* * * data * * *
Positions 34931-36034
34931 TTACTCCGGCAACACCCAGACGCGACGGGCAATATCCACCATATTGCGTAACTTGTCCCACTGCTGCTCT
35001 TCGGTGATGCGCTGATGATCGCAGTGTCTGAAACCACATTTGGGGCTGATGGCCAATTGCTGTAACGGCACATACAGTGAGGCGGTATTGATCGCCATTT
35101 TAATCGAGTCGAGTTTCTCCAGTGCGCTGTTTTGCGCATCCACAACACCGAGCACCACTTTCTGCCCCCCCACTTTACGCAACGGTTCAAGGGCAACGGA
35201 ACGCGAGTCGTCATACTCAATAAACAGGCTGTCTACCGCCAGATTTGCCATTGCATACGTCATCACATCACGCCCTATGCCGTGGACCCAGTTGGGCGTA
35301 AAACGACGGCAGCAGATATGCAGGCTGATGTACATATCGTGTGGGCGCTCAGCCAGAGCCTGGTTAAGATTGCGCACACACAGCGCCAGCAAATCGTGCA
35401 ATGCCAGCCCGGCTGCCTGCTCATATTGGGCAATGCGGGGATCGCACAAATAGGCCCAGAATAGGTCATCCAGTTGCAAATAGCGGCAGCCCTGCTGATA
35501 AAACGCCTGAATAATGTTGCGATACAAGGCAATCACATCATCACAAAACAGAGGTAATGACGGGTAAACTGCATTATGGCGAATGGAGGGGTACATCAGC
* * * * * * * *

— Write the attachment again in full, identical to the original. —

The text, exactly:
Positions 34931-36034
34931 TTACTCCGGCAACACCCAGACGCGACGGGCAATATCCACCATATTGCGTAACTTGTCCCACTGCTGCTCT
35001 TCGGTGATGCGCTGATGATCGCAGTGTCTGAAACCACATTTGGGGCTGATGGCCAATTGCTGTAACGGCACATACAGTGAGGCGGTATTGATCGCCATTT
35101 TAATCGAGTCGAGTTTCTCCAGTGCGCTGTTTTGCGCATCCACAACACCGAGCACCACTTTCTGCCCCCCCACTTTACGCAACGGTTCAAGGGCAACGGA
35201 ACGCGAGTCGTCATACTCAATAAACAGGCTGTCTACCGCCAGATTTGCCATTGCATACGTCATCACATCACGCCCTATGCCGTGGACCCAGTTGGGCGTA
35301 AAACGACGGCAGCAGATATGCAGGCTGATGTACATATCGTGTGGGCGCTCAGCCAGAGCCTGGTTAAGATTGCGCACACACAGCGCCAGCAAATCGTGCA
35401 ATGCCAGCCCGGCTGCCTGCTCATATTGGGCAATGCGGGGATCGCACAAATAGGCCCAGAATAGGTCATCCAGTTGCAAATAGCGGCAGCCCTGCTGATA
35501 AAACGCCTGAATAATGTTGCGATACAAGGCAATCACATCATCACAAAACAGAGGTAATGACGGGTAAACTGCATTATGGCGAATGGAGGGGTACATCAGC